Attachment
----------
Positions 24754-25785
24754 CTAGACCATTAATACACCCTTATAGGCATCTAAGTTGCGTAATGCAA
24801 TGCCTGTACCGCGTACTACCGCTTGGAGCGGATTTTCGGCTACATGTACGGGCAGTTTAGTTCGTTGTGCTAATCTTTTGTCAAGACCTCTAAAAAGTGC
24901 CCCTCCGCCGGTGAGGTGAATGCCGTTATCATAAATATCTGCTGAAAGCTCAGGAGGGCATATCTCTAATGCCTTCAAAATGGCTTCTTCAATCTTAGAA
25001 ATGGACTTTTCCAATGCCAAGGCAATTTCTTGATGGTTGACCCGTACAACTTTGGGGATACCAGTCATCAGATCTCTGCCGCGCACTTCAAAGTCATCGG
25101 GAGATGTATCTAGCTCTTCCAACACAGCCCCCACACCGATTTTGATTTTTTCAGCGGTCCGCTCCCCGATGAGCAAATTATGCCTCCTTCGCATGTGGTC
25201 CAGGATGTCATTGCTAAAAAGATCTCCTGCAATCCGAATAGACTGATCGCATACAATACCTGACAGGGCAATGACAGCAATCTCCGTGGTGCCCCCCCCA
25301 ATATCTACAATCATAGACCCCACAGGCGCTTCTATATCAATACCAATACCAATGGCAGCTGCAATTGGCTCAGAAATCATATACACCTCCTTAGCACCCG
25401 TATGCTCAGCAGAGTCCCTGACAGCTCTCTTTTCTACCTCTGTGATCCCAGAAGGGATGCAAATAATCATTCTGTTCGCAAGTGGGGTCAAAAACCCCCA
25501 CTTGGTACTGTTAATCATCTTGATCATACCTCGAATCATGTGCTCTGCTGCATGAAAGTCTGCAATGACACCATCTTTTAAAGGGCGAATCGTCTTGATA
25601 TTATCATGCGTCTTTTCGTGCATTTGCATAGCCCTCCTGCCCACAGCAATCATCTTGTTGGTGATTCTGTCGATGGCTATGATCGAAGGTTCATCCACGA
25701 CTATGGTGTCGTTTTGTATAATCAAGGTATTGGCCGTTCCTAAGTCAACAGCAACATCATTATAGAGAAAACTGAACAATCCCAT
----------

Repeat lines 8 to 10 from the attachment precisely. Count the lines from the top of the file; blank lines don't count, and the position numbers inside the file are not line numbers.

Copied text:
25301 ATATCTACAATCATAGACCCCACAGGCGCTTCTATATCAATACCAATACCAATGGCAGCTGCAATTGGCTCAGAAATCATATACACCTCCTTAGCACCCG
25401 TATGCTCAGCAGAGTCCCTGACAGCTCTCTTTTCTACCTCTGTGATCCCAGAAGGGATGCAAATAATCATTCTGTTCGCAAGTGGGGTCAAAAACCCCCA
25501 CTTGGTACTGTTAATCATCTTGATCATACCTCGAATCATGTGCTCTGCTGCATGAAAGTCTGCAATGACACCATCTTTTAAAGGGCGAATCGTCTTGATA